The Nuclear Regulatory Commission says it expects to issue a license for Duke Energy’s proposed Lee Nuclear Station in South Carolina in 2016, three years later than planned.
In a July 22 letter, the federal agency said Duke’s decision last October to reposition the reactors on the Cherokee County, S.C., site accounted for the delay. So did budget limits at the NRC, which it said resulted in “substantial impacts on licensing activities.”
Additional ground stability tests, required in the aftermath of the 2011 disaster at Japan’s Fukushima Dai-ichi nuclear plant, also contributed to the delay. Duke is scheduled to submit those findings in January 2014.
Duke spokesman Rick Rhodes said the company does not think the delay will change Duke’s plan to have the $11 billion, two-unit plant operating – if it decides to build it at all – in the mid-2020s. Duke announced the plant, which would be on a 4,000-acre site about 50 miles southwest of Charlotte, in 2006.
“If you look at it in the grand scheme of things, we will work with them but don’t see any urgent problem,” Rhodes said.
Duke notified the NRC last year that it would move the footprint of Lee’s two “nuclear islands” by about 60 feet. The new position would make construction easier because it has less rock, Rhodes said. The NRC said the move will also add to staff review time.
Duke plans to use the Westinghouse AP1000 reactor design, which is touted for its relative simplicity, safety and purportedly lower cost to build. The NRC certified the design, which will also be used at new nuclear plants under construction in South Carolina and Georgia, in 2011.
Plant was already delayed
Duke says it remains committed to nuclear power, which produces about half the electricity generated by Duke Energy Carolinas, which serves Charlotte. But Lee might never be built.
Low-priced natural gas has become the power plant fuel of choice, and demand for electricity has stagnated since the 2007-2008 recession. Duke has pushed back the opening date for Lee from 2016 to 2022-23 in its most recent planning forecast.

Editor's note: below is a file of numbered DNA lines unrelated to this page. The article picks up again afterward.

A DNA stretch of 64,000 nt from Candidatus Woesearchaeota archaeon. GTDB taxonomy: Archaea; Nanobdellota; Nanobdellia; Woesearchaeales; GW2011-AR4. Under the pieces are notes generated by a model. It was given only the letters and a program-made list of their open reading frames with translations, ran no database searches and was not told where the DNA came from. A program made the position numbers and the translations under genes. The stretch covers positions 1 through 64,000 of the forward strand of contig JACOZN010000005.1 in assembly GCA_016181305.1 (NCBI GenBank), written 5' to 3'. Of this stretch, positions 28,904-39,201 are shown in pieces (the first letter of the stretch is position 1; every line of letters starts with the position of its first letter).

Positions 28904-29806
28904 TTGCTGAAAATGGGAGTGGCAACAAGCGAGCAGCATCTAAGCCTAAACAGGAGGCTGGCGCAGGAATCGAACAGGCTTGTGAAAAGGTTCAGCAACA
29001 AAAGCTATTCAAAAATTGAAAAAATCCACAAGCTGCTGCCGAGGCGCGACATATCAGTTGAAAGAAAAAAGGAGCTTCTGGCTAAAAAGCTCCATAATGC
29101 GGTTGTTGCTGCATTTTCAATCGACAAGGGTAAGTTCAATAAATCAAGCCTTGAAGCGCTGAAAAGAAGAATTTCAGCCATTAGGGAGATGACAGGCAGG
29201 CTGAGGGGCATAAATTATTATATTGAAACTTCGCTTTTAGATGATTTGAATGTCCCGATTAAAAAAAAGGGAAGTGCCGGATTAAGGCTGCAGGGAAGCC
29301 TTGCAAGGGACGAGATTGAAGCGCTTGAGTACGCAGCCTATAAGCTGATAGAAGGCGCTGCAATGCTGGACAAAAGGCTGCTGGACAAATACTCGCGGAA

“It appears that the Lee reactor project could be slipping away due to a lack of commitment to the project by Duke and reduction in priority in the review of it by the Nuclear Regulatory Commission,” said Tom Clements, an anti-nuclear activist for the Southeastern Nuclear Campaign in Columbia.
“Given the official delays revealed by the NRC and due to problems with the construction of the AP1000 reactors in South Carolina and Georgia, it will be no surprise if Duke continues to back away from the Lee reactor project.”
In May, Duke said it would shelve plans to add two new reactors to its Shearon Harris nuclear plant near Raleigh. It is still seeking an NRC license for a new plant in Levy County, Fla.
Duke has pursued partnerships with other utilities to build its next nuclear plant. In 2011 it signed a letter of intent to buy 5 percent to 10 percent of Santee Cooper’s stake in two new reactors under construction at the Virgil C. Summer Nuclear Generating Station near Columbia.
Jacksonville, Fla.’s municipal utility also has an option to buy 5 to 20 percent of Lee’s output, if it is built.
Henderson: 704-358-5051 Twitter: @bhender
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